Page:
This year PEN International, the global organization that defends and champions free expression for writers worldwide, turns one hundred. British poet, playwright, and peace activist Catharine Amy Dawson Scott founded PEN in London in 1921 to unite writers after the devastation of World War I. PEN vice president emerita Joanne Leedom-Ackerman (a former member of the board of Poets & Writers, the nonprofit organization that publishes this magazine) explains that “Dawson Scott felt that if writers could know and read each other, they could help break down nationalism and the barriers between countries.” That’s exactly what PEN has been doing for a century: Today PEN International boasts around one hundred fifty global chapters in over one hundred countries that help to support writers in exile, fight for writers facing censorship and imprisonment, bring writers together from all parts of the world for the exchange of ideas, and preserve literature in Indigenous languages and oral traditions.
PEN describes itself as “one of the world’s first nongovernmental organizations and amongst the first international bodies advocating for human rights.” It is also unique as the only literary organization that formally serves as a consultant to UNESCO. PEN originally stood for Poets, Essayists, Novelists, but the writers the organization supports has since expanded to include journalists, academics, publishers, translators, bloggers, biographers, playwrights—really anyone, PEN states in its mission, “involved with the written or spoken word.” A 2015–2019 report offers a snapshot of its ongoing work: In those years alone, PEN campaigned for and protected 283 writers whose rights were under threat, granted 143 writers emergency funds, supported 60 writers through the asylum process, and led 26 third-party interventions before the European Court of Human Rights. In addition, PEN’s Writers in Prison Committee advocates on behalf of persecuted writers worldwide, monitoring between 700 and 900 individual cases annually.
PEN International president Jennifer Clement says the most significant work undertaken during her tenure includes the establishment of the first Indigenous-language PEN center in Chiapas, Mexico. She also points to the creation of the Women’s Manifesto, which recognizes the need to fight for and defend global women’s rights to free speech, reading, writing, and safety and the right to “roam physically, socially, and intellectually” and has been adopted by both UN Women and UNESCO as an important part of their gender work, and the Democracy of the Imagination Manifesto, which states, “One of the most treacherous forms of censorship is self-censorship—where walls are built around the imagination and often raised from fear of attack. … PEN also stands for, and believes in, the freedom of the empathetic imagination. … We know attempts to control the imagination may lead to xenophobia, hatred, and division.”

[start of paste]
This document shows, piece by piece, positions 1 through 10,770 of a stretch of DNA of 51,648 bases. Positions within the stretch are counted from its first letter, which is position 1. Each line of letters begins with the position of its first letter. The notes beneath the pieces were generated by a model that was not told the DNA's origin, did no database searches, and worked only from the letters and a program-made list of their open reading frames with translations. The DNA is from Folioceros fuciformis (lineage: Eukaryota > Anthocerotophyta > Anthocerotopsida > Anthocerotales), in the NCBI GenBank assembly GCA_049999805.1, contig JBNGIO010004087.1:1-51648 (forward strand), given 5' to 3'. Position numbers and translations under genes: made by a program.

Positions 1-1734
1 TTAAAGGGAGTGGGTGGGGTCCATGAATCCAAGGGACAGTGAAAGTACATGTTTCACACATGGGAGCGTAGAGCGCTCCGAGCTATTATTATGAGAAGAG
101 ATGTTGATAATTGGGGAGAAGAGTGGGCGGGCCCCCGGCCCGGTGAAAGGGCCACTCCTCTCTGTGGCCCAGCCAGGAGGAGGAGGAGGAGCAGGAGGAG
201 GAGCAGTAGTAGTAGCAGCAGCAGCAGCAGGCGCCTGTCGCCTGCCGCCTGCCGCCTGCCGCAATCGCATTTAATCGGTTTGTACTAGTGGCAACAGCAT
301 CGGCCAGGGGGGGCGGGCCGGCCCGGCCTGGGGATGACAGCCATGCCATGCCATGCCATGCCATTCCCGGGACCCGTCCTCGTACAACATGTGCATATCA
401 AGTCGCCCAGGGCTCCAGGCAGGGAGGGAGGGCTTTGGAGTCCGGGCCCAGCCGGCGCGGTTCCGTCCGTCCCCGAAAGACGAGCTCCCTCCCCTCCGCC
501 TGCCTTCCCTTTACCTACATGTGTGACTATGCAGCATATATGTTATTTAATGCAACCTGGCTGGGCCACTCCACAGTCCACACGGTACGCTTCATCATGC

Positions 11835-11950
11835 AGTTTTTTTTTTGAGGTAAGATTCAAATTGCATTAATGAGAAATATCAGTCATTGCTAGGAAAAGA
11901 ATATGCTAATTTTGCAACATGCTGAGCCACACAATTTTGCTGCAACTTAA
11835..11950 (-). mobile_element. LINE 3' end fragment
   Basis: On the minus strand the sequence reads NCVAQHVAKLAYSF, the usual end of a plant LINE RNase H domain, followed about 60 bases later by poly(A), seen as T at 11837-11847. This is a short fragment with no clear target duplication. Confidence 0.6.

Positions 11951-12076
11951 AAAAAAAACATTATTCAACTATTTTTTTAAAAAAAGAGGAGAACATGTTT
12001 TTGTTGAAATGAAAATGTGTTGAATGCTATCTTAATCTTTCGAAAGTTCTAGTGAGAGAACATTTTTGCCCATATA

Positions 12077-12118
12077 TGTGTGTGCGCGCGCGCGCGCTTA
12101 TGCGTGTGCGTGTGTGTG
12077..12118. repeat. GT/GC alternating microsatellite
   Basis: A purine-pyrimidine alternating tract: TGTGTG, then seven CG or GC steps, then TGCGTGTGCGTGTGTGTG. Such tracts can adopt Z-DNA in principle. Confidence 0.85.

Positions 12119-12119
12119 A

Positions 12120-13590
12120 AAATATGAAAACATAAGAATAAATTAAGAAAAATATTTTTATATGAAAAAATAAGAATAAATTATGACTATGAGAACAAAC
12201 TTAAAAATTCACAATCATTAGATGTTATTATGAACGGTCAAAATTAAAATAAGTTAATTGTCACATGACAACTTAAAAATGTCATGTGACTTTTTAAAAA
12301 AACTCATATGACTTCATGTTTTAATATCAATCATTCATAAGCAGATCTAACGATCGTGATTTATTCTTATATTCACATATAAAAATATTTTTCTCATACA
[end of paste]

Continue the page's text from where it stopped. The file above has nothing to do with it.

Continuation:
Of prime import to Clement right now? “PEN is facing the challenges of hate speech, often amplified by social media, where propaganda and lies fester,” she says. “We are also addressing extreme surveillance, loss of privacy, and the risks to writers and journalists who bravely cover the destruction of our planet.” Above all, she says, the most important principle PEN stands for is “the idea that human rights are above and greater than politics and the understanding that literature and storytelling can transform an individual and a society.”
To mark and celebrate its centennial, in October the organization published PEN International: An Illustrated History (Interlink Books), a 320-page book with over five hundred pictures, letters, and documents from PEN’s first hundred years. Centenary director Carles Torner says that in addition to the book, PEN will open the PEN Centenary Archives Collection, a public online database of stories, pictures, documents, and letters from ninety PEN centers around the world.
PEN will also hold a Centenary Congress, which was originally planned to take place in Oxford at the end of September but has since moved online. The digital congress will be composed of a weeklong series of events, including a dialogue between Salman Rushdie—who PEN has protected and defended since a fatwa was issued against him by Iran’s Ayatollah Ruhollah Khomeini in 1989—and Carolin Emcke, who received Germany’s prestigious Peace Prize for her journalism and her books about hate speech and the distortions of the extreme right. In the coming year, in-person celebrations of PEN’s “centenary +1” will take place in New York City, Sweden, and other locations around the world, where chapters will mark their own one hundredth anniversaries.
Leedom-Ackerman, whose forthcoming book, PEN Journey: Memoir of Literature on the Line (Shearsman Books, January 2022), chronicles her thirty years working with PEN, compares the organization to “one of those sturdy nets you put on a hillside to keep the land from falling down” as it works to guard against the erosion of writers’ freedoms. “That voice needs to protect writers who are under threat, give voice to their work if they can’t get it out because they’re a woman or in prison or facing a natural disaster.” It’s only through the protection of writers that literature itself can flourish, that a culture can “keep that crucial element of a society protected, vibrant, and, sometimes, alive.”
Gila Lyons’s writing on mental health and social justice has appeared in the New York Times; O, the Oprah Magazine; Cosmopolitan; and other publications.